I grew up in the Florida panhandle, and from about 1900 on, all my ancestors have lived in either Florida or south Georgia (not to be confused with South Georgia Island!). Only one or two of my male ancestors from the period of the Civil War remain unaccounted for, and it is virtually certain that all of them, if they were able to fight, fought for the Confederacy -- with the exception of the turncoat Peter Pelt, who is anyway a collateral ancestor, not a direct ancestor. It comes as something of a surprise, then, to find that one of my mother's ancestors was practically a neighbor of one of my father's ancestors in the mid-1600's in Connecticut.
I have already mentioned that Samuel Hine(s), the father of Charles Wesley Hines, came from Milford, CT. The first of this line was Thomas Hine (also spelled "Hind" and "Hinde"), who, as recorded in Genealogical and Personal Memoirs Relating to Families of the State of Massachusetts, by William Richard Cutter and William Frederick Adams, was in residence at Milford by 28 Jan 1646.
Thomas Hine was particularly noteworthy for his good relations with the local American Indians. In particular, he gained the gratitude of the Mohawks by rescuing one of their warriors who had been left tied to a stake to die of exposure; this had been his punishment by the Pequots for being part of a failed attempt to ambush them. What is more,
Not only did the act of being a good Samaritan impress the Mohawks but the Pequot tribe held Hine in high regard and promised to him and his descendants, that when the time came for them to die, the Great Spirit would take them to the big Wigwam. But until that time the Great Spirit would watch over them.Thomas Hine had a son named Samuel (b 26 Jan 1659-60), who had a son named Samuel (baptized 9 Jan 1703-4), who had a son named Samuel (b 9 Nov 1743), who had a son named Samuel (b 8 Nov 1770), who had a son named Samuel (baptized 15 Oct 1797), who moved to Georgia and was the father of Charles Wesley Hines.
That is five generations of "Samuel Hine" -- and there were also, apparently side branches which also had men named "Samuel Hine"! This, naturally enough, gives ample opportunity for confusion. The account by Cutter and Adams, for example, appears to omit altogether the Samuel born in 1770. (I say "appears" to omit because the 1743 Samuel seems to be the one called "Samuel Hine, Jr." -- at least, the numbering system does not indicate an intermediate between the 1743 Samuel and the "Samuel, born at Derby, removed to Georgia".) On the other hand, Families of Early Milford, Connecticut by Susan Emma Woodruff Abbott notes of the 1743 Samuel that "He is confused with his son Samuel," and it gives this son Samuel (our 1770 Samuel) as the father of the Samuel that "Hine gen says went to Ga?" (There is no doubt of this fact. In the 1850 census, Samuel Hine(s), by then living in Georgia, gives his place of birth as Connecticut.) Even Abbott does not give the year of his birth, but only the date of his death: 28 Mar 1800. The 1770 date of birth comes from ancestry.com, on what basis I am not sure, though it fits and is reasonable.
Regardless, it is agreed that it was the 1743 Samuel who served one year with Captain John Prudden and Captain Benjamin Hine's company in the Revolutionary War, and who shortly before his death (in 1843) received a pension on that basis. In fact the records are again a bit confusing, as there was another Samuel Hine from the same general area who also served in the Revolutionary War, but this could not have been the 1743 Samuel, because he would have added that information to his pension application.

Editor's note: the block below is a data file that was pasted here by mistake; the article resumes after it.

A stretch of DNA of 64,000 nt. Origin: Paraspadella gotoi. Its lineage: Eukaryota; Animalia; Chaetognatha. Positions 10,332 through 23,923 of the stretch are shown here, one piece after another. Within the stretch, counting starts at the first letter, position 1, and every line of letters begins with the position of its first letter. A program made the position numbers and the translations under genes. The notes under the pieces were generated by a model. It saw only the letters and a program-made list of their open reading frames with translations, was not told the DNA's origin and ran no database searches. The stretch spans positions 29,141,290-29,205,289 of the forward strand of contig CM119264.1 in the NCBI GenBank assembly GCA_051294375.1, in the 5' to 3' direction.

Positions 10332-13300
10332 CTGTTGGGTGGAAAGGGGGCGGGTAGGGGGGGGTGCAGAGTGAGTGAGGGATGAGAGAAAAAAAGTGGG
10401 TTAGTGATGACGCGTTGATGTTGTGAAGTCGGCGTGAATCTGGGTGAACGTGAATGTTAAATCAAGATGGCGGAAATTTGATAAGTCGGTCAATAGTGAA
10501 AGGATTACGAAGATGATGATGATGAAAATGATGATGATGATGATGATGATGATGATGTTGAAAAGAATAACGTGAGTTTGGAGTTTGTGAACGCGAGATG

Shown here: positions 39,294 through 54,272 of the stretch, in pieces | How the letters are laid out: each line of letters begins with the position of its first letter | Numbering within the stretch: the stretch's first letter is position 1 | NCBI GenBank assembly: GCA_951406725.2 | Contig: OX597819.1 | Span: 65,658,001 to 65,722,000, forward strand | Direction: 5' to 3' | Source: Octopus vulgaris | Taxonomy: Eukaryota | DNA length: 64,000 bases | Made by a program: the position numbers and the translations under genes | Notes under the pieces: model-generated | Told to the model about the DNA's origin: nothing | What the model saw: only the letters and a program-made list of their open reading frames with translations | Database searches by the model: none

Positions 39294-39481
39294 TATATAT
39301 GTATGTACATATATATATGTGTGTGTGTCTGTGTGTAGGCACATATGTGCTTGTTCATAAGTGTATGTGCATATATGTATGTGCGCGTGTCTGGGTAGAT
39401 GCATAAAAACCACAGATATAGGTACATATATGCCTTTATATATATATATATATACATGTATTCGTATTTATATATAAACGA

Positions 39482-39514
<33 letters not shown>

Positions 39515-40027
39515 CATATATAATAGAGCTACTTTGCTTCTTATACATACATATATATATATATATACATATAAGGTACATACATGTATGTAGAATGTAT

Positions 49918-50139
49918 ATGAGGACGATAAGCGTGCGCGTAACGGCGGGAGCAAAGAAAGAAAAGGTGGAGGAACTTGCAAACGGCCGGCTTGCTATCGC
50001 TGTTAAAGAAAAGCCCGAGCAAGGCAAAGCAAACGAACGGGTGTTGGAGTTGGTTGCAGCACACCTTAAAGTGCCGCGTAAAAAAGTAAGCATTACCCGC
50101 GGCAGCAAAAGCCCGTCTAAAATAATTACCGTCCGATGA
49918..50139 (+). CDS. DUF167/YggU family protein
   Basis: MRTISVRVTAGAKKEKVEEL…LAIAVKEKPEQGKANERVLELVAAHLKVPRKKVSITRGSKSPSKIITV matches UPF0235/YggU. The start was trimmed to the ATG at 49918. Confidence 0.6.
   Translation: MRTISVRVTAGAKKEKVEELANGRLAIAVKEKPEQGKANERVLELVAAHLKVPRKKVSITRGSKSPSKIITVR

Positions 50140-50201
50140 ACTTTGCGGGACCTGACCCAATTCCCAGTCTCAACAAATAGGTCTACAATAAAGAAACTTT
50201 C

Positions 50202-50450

On my mother's side, the wife of David Adam Edmondson was born Martha Ann Gertrude Todd. The Todd family also traces back to Connecticut, as recounted in The Todd Family in America, or the Descendants of Christopher Todd, by John Edwards Todd. Christopher Todd, born in Pontefract, West Riding, Yorkshire, in 1617, moved to New Haven, CT, in 1639, becoming a wealthy miller. This put him in the same county that would shortly be occupied by Thomas Hine, who probably came by way of New Haven; note also that the distance between New Haven and Milford is less than a dozen miles.
Once again, there are a lot of Samuels in this story. Christopher Todd was the father of Samuel Todd (b. 1645), who was the father of Samuel Bradley Todd (b. 1672), who was the father of Rev. Samuel Todd (b. 1716), who was the father of Dr. Eliel Todd (b. 1746), who moved to Vermont and was the father of Samuel Bryant Todd (b. 1783), who was the father of Samuel Bryan Todd (b. 1814), who moved to Georgia and was the father of Martha Ann Gertrude Todd.
Dr. Eliel Todd "was a lieutenant in the Revolution. He died in 1793, from poison accidentally taken," according to History of Rutland County, Vermont, with illustrations and biographical sketches of some of its prominent men and pioneers, by H. P. Smith. He appears to have been a well-liked and respected physician, so this does not seem particularly suspicious, but its is still odd. Most likely it was due to sloppy or careless labeling. Sadly, it took many such accidents for the pharmaceutical practices we have today to develop.
EDIT: I should add that Mary Todd, who married Abraham Lincoln, was apparently descended from an Irish family named Todd. All the Todds are believed to ultimately have come from Scotland, but the name itself refers to a profession or avocation -- specifically, to one who hunts foxes. As a result, there may be multiple independent origins of "Todd" families. One way or the other, Mary Todd Lincoln is at most a distant relative.